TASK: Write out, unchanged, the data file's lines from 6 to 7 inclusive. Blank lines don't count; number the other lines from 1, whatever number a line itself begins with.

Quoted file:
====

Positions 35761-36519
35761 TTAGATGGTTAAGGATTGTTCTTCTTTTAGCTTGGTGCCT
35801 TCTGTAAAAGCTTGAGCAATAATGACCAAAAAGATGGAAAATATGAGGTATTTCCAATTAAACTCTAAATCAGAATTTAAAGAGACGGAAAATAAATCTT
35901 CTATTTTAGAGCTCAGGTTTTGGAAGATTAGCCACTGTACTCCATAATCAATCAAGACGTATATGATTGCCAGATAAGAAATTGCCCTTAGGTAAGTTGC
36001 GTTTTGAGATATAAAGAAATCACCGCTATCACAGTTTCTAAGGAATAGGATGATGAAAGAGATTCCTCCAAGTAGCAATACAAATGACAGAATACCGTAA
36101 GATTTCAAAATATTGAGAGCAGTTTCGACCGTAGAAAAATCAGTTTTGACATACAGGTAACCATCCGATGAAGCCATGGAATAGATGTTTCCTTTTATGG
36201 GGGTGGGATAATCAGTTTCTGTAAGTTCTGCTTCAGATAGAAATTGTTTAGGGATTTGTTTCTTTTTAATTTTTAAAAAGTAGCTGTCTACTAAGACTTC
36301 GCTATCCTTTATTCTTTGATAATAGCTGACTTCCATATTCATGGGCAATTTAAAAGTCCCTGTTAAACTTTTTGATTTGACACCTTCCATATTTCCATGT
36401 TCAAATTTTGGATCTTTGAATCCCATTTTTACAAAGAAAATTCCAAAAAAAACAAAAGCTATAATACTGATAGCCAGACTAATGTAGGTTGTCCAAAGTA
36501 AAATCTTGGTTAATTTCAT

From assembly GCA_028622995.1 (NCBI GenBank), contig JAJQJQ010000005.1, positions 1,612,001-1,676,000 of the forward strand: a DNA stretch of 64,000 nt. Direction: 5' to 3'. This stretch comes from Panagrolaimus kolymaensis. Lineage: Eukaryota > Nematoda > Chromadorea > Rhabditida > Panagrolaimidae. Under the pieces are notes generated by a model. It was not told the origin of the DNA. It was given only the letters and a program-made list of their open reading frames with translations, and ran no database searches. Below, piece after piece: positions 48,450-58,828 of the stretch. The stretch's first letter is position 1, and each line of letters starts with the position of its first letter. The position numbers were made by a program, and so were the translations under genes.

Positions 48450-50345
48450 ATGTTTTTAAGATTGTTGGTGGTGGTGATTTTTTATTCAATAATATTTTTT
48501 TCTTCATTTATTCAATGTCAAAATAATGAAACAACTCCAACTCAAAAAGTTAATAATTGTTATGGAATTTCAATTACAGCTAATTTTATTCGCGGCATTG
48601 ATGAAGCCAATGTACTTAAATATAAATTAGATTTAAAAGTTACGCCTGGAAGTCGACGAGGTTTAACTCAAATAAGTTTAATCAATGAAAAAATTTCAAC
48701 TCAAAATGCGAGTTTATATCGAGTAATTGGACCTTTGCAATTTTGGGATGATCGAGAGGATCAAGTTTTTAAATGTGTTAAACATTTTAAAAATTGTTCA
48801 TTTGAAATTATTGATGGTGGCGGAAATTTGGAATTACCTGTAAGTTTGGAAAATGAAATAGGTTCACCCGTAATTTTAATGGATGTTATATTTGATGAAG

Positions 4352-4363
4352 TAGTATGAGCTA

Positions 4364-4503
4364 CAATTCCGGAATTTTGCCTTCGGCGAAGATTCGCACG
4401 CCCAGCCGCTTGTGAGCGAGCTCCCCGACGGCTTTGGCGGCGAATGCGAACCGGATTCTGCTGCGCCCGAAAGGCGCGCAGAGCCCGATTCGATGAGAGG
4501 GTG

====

36101 GATTTCAAAATATTGAGAGCAGTTTCGACCGTAGAAAAATCAGTTTTGACATACAGGTAACCATCCGATGAAGCCATGGAATAGATGTTTCCTTTTATGG
36201 GGGTGGGATAATCAGTTTCTGTAAGTTCTGCTTCAGATAGAAATTGTTTAGGGATTTGTTTCTTTTTAATTTTTAAAAAGTAGCTGTCTACTAAGACTTC